exa i965 performance
cworth at cworth.org
Tue Oct 2 09:21:23 PDT 2007
[pulling the xorg list in on this reply]
On At Sun, 30 Sep 2007 12:09:57 +0800, Zhenyu Wang wrote:
> Hi, Carl, How are you?:)
I'm good, thanks! And you?
> Nice to see your post about render_bench on i965 and I've noticed
> your work on "ring-torture" branch (yeah, nice name!),
Thanks. On that branch all the current state changes are made through
write commands in the ring, allowing the existing i830WaitSync calls
to be removed. But that's not enough to actually help performance yet,
(not to mention that it would kill performance to have to shove this
much data into the ring for every composite operation). So performance
with this branch is marginally better, but not significantly.
> it did something
> same as I pushed on xf86-video-intel "exa" branch, like kernel programs
> preload. I've also tried to remove some sync ops in my branch and didn't
> hurt rendering results.
Great. I'll go look at that branch.
> The big problem seems we're lacking state tracker for composite operations,
> and from spec some pipeline operations do hurt performance.
Definitely. There's a lot of redundant setup happening in
prepare_composite, (even on my ring-torture branch). And since the
current code is reusing a tiny vertex buffer for every composite
operation, it's having to flush the graphics state on every operation
to force the new buffer contents to be read. It's that (and similar)
flushes that's killing performance.
> What I also
> tried was to use large vertex buffer, and submit multiple primitives
> in one time, but as expected rendering caused artifacts.
This is what will have to happen to get good performance I think. I
don't understand why you expect artifacts with this approach.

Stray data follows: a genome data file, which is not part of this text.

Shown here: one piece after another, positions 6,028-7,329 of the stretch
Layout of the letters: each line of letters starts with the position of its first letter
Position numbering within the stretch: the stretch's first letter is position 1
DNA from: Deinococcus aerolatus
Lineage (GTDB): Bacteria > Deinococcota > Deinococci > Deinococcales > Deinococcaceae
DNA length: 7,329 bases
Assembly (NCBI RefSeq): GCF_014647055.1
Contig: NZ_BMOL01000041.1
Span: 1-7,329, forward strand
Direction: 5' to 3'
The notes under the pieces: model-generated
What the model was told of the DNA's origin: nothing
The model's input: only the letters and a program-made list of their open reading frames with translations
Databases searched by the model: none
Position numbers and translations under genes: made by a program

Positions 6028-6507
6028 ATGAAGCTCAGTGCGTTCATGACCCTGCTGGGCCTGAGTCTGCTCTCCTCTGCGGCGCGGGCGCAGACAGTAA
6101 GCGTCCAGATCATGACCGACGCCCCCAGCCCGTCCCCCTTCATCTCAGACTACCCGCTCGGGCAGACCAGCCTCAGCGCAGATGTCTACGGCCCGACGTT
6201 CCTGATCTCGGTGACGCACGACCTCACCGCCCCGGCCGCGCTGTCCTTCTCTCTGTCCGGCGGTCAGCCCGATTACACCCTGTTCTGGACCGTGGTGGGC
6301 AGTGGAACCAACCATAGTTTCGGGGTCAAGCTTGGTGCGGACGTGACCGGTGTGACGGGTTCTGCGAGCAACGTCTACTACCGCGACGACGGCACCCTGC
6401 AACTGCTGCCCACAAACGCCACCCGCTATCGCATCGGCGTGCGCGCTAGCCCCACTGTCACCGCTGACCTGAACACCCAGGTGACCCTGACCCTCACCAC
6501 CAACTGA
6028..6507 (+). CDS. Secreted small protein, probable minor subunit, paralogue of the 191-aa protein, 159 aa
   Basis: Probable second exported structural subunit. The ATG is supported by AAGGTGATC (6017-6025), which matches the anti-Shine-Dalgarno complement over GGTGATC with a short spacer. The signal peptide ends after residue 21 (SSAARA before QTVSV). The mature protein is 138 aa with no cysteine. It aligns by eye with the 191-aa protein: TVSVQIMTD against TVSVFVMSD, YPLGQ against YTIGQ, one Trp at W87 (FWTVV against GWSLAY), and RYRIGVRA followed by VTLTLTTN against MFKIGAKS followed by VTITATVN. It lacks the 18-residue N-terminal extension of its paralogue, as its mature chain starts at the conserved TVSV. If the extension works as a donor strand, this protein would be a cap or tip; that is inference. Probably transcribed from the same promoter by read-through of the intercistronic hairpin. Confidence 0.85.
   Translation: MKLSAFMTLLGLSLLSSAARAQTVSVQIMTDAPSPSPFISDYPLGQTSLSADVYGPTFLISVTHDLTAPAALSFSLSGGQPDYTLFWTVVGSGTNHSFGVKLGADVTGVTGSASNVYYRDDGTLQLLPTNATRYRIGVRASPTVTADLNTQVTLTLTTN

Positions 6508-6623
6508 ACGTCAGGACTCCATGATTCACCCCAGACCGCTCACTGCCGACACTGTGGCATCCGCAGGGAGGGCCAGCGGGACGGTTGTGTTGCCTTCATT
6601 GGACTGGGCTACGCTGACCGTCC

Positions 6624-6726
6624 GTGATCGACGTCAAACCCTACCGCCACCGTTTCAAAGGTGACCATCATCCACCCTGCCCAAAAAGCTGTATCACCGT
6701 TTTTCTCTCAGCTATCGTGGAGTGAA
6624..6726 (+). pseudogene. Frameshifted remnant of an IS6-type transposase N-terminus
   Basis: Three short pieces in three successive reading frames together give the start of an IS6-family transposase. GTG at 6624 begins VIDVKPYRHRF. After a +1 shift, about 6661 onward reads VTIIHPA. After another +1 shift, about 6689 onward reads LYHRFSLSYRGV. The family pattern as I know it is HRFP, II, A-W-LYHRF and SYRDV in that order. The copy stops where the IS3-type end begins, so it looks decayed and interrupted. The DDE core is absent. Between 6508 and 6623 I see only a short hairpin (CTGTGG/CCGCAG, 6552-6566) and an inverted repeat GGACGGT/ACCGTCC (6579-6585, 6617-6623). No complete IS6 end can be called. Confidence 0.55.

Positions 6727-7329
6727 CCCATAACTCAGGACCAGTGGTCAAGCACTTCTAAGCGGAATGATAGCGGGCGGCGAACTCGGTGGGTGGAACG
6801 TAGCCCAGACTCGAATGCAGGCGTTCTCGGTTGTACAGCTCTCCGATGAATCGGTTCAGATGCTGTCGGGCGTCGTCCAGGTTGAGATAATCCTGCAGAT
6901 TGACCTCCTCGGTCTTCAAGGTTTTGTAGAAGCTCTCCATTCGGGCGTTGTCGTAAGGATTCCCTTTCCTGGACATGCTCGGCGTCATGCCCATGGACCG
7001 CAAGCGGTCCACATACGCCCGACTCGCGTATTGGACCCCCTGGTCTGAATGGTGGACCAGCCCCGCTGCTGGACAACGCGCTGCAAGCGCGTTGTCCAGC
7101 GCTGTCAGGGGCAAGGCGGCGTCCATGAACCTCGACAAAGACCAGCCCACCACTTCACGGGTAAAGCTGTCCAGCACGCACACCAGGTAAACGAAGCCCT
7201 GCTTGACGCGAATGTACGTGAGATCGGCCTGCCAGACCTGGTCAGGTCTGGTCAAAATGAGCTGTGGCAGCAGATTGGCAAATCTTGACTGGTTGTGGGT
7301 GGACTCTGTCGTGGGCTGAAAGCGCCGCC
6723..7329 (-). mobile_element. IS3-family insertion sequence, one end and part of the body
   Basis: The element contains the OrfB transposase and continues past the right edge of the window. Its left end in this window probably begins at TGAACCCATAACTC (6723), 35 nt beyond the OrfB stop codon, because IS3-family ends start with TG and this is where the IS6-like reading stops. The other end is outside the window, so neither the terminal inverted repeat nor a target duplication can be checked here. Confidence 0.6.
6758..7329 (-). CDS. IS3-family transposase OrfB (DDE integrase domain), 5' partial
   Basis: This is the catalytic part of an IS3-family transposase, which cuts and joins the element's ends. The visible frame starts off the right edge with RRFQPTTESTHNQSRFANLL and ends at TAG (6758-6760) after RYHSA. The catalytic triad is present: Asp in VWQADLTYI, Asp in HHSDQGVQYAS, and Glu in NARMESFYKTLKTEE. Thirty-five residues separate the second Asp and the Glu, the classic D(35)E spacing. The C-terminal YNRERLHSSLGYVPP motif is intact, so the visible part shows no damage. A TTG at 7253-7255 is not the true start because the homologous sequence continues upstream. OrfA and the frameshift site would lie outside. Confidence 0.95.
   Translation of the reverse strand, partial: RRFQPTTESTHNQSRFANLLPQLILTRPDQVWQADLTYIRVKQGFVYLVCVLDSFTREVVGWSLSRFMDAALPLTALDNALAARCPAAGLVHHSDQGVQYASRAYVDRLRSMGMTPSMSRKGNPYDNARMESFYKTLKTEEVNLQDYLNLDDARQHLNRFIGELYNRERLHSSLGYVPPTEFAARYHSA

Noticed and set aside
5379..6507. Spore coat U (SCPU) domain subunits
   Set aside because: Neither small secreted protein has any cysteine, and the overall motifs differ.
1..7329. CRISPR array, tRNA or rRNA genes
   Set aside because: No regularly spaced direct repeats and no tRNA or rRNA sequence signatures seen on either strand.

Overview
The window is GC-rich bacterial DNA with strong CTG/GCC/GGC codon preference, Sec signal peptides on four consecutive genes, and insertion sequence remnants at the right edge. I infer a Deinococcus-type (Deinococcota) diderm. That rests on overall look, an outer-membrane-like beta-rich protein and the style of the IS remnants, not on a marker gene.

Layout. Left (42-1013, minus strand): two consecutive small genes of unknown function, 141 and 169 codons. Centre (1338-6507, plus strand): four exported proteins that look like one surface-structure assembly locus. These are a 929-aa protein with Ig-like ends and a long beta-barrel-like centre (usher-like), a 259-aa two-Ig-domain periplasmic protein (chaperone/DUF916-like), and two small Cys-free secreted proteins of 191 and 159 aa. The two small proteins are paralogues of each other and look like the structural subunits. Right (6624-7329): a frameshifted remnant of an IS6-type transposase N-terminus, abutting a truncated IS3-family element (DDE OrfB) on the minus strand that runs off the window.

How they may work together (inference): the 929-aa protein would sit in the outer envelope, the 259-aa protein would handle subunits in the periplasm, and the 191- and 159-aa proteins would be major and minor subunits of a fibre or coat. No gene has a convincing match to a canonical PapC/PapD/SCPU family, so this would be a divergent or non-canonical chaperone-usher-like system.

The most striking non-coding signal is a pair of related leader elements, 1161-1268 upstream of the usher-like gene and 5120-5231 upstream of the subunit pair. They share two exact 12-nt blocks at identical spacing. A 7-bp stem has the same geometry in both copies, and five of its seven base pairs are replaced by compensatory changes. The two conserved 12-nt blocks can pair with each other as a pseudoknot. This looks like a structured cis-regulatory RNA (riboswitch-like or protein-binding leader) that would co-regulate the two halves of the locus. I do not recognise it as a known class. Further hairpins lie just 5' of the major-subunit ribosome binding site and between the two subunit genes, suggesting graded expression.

It occurs to me that one thing that might make sense is to store
multiple glyphs onto a single pixmap to reduce the amount of state
changes from one composite operation to the next. (If the same source
surface state can be used for a span, then the only thing that needs
to happen from one glyph to the next is new vertices---and if those
are just streamed through a buffer, then the hardware should be able
to crank through things at a great pace.)
I plan to report soon on a "speed of light" test to see how fast the
hardware should be capable of. I'll make assumptions like "no 3D
rendering getting in the way" and "all glyphs on a single pixmap" to
easily eliminate all the current overhead and see how fast things can
For reference, here are where things stand before that test, (with
EXA: 100,000 glyphs/second
NoAccel: 300,000 glyphs/second
No compositing: 1,000,000 glyphs/second
The "no compositing" number was obtained by making both
i965_prepare_composite and i965_composite return immediately. This
shows us how much software overhead there is in just getting all the
glyph data down to the driver. So 1 million glyphs/second is as fast
as the operation would go with infinitely fast hardware. I'd like to
see how close to that we can get.
> I'm also looking forward ttm support, as we still lack UTS/DTS
> Actually we're also looking for good perf suite for testing, current we
> uses x11perf, cairo-perf, render_bench (I did run before on i965 and happy
> with the result...) and maybe you can give us info on how to use trender?
The easiest way to use TRender is with a little "bookmarklet" in your
firefox toolbar. I've described that approach here:
That works great for one-off testing of a particular web page, (jut
visit that web page and click the bookmark button). There's another
means of running Trender which involves saving entire web pages and
automated testing, for testing many different kinds of webpages, and
for doing comparisons between different machines. It does mean you
have to collect the webpages you want to measure, so it's a bit more
work to setup.
I hope that helps.
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